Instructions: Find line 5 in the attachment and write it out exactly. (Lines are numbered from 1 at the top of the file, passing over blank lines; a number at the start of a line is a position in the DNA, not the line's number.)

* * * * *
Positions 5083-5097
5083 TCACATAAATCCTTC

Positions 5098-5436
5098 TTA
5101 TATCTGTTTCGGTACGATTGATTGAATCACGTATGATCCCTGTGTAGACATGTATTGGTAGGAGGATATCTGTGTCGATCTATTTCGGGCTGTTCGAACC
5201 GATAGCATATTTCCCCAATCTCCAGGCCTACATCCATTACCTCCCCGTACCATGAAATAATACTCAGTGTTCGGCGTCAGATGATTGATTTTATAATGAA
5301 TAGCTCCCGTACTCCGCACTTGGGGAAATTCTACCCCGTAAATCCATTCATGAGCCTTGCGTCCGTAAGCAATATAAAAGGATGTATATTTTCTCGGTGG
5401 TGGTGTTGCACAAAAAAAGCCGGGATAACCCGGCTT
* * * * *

5101 TATCTGTTTCGGTACGATTGATTGAATCACGTATGATCCCTGTGTAGACATGTATTGGTAGGAGGATATCTGTGTCGATCTATTTCGGGCTGTTCGAACC